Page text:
ACP-ASIM Responds to Internal Medicine Match Results
PHILADELPHIA -- (March 21, 2002) Results of the 2002 National Resident Matching Program (NRMP) residency match, released today, suggest a continuing decline in interest in careers in primary care. Overall, internal medicine was the least negatively affected primary care specialty this year, according to Herbert Waxman, MD, FACP, senior vice president for education for the American College of Physicians-American Society of Internal Medicine (ACP-ASIM.)
ACP-ASIM is the nation's largest medical specialty society. Its membership comprises more than 115,000 internal medicine physicians and medical students. Internists are specialists in the prevention, detection and treatment of illnesses that primarily affect adults.
The three career-bound internal medicine program tracks -- categorical, primary and medicine-pediatrics -- matched 3,234 U.S. medical school seniors this year. Categorical, the track chosen by 85 percent of these seniors, declined the least -- 2.2 percent -- since last year. Primary internal medicine residencies attracted 16 percent fewer U.S. seniors this year, and medicine-pediatrics residencies attracted 9 percent fewer residents than last year.
In contrast, there was a sharp increase in U.S. seniors matched to preliminary programs in internal medicine. These seniors will be entering other specialties such as ophthalmology and dermatology after first-year residency. The number of students matched to preliminary internal medicine programs was 1,398 -- the highest number since 1991.
According to Dr. Waxman, the match results do not reflect the large number of positions filled outside the match by international medical graduates and by doctors of osteopathic medicine.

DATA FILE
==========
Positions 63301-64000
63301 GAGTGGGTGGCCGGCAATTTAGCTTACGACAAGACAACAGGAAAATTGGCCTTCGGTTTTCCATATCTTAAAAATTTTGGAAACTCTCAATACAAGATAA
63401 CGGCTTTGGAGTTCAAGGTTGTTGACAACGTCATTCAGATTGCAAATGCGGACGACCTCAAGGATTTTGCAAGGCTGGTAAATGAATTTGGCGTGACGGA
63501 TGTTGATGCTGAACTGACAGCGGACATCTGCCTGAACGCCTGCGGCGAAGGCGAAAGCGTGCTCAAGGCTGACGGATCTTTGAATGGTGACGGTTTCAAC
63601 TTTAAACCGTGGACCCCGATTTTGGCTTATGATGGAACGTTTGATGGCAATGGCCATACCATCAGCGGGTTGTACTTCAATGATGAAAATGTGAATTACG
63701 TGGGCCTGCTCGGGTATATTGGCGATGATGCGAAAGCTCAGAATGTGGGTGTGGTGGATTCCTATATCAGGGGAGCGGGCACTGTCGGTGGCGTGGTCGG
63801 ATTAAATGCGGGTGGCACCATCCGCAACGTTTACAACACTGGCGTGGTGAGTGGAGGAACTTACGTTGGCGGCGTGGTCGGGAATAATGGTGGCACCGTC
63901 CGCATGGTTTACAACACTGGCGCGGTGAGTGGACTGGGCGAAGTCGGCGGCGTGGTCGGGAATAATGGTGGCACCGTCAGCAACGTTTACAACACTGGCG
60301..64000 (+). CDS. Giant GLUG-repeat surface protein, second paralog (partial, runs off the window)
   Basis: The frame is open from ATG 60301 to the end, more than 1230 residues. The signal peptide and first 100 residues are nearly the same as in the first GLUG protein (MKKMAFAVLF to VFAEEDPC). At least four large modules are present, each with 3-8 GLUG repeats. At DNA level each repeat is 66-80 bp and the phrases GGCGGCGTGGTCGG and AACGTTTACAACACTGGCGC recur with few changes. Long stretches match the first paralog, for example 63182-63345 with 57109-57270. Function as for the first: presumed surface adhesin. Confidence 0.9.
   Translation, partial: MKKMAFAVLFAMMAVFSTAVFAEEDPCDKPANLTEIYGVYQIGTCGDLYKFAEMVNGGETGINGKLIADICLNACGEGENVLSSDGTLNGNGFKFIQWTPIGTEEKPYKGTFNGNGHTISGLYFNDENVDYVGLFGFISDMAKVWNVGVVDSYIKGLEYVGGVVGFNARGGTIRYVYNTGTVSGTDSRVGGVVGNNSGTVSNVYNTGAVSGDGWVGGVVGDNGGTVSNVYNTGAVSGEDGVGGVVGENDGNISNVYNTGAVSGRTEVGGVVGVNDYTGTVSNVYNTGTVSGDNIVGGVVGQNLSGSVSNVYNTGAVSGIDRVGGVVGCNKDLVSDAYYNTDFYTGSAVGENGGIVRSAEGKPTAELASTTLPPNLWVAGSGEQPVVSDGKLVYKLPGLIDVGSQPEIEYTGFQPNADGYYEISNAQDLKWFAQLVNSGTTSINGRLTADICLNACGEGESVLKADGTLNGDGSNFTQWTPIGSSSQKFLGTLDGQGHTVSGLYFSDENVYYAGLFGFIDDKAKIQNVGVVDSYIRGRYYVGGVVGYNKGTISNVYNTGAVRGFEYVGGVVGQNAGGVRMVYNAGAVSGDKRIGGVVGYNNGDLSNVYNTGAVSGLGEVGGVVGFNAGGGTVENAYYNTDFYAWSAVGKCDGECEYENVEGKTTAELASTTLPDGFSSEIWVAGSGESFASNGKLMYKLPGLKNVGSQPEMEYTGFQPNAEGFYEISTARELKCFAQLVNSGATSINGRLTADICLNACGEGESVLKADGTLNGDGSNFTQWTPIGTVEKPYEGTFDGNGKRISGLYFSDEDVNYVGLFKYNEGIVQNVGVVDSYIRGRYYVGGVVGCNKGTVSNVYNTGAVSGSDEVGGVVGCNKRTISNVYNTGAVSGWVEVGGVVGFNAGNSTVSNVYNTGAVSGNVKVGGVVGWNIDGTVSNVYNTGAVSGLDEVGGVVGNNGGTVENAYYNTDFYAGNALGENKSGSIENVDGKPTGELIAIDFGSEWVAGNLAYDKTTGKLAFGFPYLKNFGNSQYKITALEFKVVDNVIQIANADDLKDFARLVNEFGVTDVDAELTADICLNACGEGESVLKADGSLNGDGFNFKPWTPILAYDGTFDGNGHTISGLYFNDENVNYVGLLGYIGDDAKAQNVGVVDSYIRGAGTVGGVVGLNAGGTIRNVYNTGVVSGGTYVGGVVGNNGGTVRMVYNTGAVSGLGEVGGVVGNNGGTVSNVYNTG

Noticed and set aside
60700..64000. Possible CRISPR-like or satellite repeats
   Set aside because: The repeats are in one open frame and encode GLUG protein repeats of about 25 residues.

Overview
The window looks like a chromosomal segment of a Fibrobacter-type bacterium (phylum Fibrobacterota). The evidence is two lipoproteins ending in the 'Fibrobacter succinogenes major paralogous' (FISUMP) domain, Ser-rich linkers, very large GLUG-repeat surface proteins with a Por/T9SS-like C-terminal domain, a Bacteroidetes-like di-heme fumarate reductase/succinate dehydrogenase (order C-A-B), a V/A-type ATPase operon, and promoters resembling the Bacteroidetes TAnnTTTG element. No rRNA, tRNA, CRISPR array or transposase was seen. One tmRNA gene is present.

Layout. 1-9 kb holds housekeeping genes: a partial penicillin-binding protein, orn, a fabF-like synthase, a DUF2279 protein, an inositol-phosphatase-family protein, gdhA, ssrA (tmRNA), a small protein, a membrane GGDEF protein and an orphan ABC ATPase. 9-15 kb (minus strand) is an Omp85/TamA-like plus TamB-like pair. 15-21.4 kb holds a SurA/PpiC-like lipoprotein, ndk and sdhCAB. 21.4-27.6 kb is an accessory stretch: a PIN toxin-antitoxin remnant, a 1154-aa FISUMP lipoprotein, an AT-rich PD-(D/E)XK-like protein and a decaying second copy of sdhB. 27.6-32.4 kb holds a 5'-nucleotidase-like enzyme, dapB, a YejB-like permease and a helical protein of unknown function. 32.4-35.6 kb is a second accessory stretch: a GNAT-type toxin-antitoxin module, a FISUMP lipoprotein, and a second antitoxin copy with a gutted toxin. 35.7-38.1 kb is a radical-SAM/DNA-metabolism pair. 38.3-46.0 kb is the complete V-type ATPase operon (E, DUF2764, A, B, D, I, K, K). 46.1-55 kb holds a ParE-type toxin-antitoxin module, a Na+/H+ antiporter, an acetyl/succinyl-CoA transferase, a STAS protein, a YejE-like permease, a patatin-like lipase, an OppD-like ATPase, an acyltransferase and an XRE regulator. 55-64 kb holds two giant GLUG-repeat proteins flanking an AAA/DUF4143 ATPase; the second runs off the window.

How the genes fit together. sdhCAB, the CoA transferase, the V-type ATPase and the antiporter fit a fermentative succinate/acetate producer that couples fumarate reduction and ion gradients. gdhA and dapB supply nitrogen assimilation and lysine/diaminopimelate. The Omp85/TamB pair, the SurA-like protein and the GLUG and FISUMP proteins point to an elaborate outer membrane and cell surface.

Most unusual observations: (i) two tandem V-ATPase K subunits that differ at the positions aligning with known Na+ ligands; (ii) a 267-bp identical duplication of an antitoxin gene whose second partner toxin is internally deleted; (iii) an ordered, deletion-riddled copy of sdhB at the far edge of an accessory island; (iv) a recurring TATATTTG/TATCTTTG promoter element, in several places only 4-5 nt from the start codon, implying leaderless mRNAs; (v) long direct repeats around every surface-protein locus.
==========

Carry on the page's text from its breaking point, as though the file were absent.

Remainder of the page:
"Based on current trends, it's likely that more than 50% of U.S. seniors entering categorical internal medicine programs will not end up in careers in general internal medicine. Thus, the NRMP figures don't reflect the full extent of declining interest in primary care careers among U.S. seniors. Although this fall-off is much discussed by organizational leaders and federal and state policy makers, there are no specific proposal or plans which might reverse this steady trend away from primary care careers," said Dr. Waxman.
The American College of Physicians-American Society of Internal Medicine (ACP-ASIM) is dedicated to the advancement of internal medicine so that its members can provide the best quality care for their patients. A nonprofit organization based in Philadelphia, it is the second-largest physician group in the United States. Its mission is to enhance the quality and effectiveness of health care by fostering excellence and professionalism in the practice of medicine.
Lynda Teer, 215-351-2655 or 800-523-1546, ext. 2655